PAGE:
Wow, that's an amazing amount of airbag types. Like Beth, I've never had a reason to seen an airbag operate so I don't know what they look like either. I think Alex's question is interesting. I'd guess that the number of airbags have increased at least because cars have gotten smaller, and also that they may have increased as more plastics and lighter metals are incorporated in car designs. Those lighter materials are, AFAIK, crash-optimized, but I wonder if there have been any tradeoffs: are they less crash-resistant psi than the metals they replace and are more airbags deployed as a result?
Good question about the size and shapes of the various bags, Beth. I would guess there is some size and bulk determination based on providing protection while still allowing emergency personnel to get to the person from the side. The ability to exit after a crash has to be a major consideration is slimming down the size for side bags.
Two reasons for the odd shape, Beth: First, it's not a full frontal bag and therefore doesn't need to catch the full width of a person. It's really just there for head protection, so it has to be tall. Second, it has to pop out of a seam in the seat, so it has to be skinny.
I can't give exact statistics on the effect of airbags in small cars, Alex, but I can take a stab at how airbags compare with other safety systems. In the early days of airbags, it was said that three-point seat belts would prevent about about 42% of fatalities and the use of airbags would bump that figure up to 47% (at the time, that would have come to about 2,000 fatalities per year prevented by airbags). More recent studies based on vehicles with multiple types of airbags have set the airbag number at 3,000 per year, which is still well below seat belts. By way of comparison, electronic stability control is estimated to cut the annual number of fatalities by 10,000 per year (based on a NHTSA study of vehicle crashes in Florida, Illinois, Maryland, Missouri and Utah between 1997 and 2003). And NHTSA predicts that vehicle-to-vehicle communications will save more about 24,000 per year. The bottom line is, airbags probably save fewer lives than the public expects.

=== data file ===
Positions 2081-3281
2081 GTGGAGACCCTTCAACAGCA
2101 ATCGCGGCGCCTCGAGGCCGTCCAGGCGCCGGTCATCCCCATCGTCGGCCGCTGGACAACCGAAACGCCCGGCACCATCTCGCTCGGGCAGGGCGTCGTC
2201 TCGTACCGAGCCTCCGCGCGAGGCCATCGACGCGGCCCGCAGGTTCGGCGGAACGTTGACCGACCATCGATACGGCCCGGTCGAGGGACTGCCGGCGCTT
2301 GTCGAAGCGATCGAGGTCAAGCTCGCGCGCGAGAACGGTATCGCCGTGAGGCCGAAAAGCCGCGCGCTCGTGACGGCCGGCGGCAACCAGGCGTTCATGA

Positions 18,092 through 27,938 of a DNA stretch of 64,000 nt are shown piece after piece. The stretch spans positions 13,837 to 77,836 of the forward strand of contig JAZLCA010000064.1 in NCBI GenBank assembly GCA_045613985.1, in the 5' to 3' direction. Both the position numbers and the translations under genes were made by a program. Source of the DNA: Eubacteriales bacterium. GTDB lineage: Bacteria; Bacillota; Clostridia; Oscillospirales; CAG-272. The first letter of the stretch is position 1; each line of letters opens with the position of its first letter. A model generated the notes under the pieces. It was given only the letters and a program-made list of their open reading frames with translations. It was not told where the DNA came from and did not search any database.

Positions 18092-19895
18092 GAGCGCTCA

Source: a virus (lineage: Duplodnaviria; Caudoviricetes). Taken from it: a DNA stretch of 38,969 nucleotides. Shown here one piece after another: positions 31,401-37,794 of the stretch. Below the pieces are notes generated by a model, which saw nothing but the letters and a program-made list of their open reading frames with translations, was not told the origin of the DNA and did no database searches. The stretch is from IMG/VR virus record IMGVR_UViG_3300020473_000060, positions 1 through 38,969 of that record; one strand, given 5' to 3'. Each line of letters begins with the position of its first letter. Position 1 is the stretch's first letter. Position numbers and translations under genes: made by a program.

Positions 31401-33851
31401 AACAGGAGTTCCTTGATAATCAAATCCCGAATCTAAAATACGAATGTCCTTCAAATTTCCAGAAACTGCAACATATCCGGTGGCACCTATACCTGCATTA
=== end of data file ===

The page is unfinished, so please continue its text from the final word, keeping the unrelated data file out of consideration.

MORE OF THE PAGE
Ann: I don't know the answer about small versus big cars, and whether the size of the crumple zone is generally taken into account when figuring out how many airbags to deploy. I can point to one isolated case, however. The GMC Acadia does not have kneebags because the large crumple zone in the front absorbs sufficient crash energy without the use of a kneebag. Regarding whether new structural materials are less crash-resistant: Most of the new structures are actually better, as I understand it. Big vehicles in the old days had more volume in front to absorb the energy, but they weren't designed for optimization of structural loads. Vehicle structures today absorb more energy. Finite element analysis, and understanding of load paths, has played a big role in the creating structures that absorb crash energy more effectively.
California’s plan to mandate an electric vehicle market isn’t the first such undertaking and certainly won’t be the last. But as the Golden State ratchets up for its next big step toward zero-emission vehicle status in 2018, it might be wise to consider a bit of history.
By now, most followers of the electric car market know that another Tesla Model S caught fire in early February. The blaze happened in a homeowner’s garage in Toronto. After parking the car, the owner left his garage. Moments later, the smoke detector blared, the fire department was called, and the car was ruined. To date, no one knows why.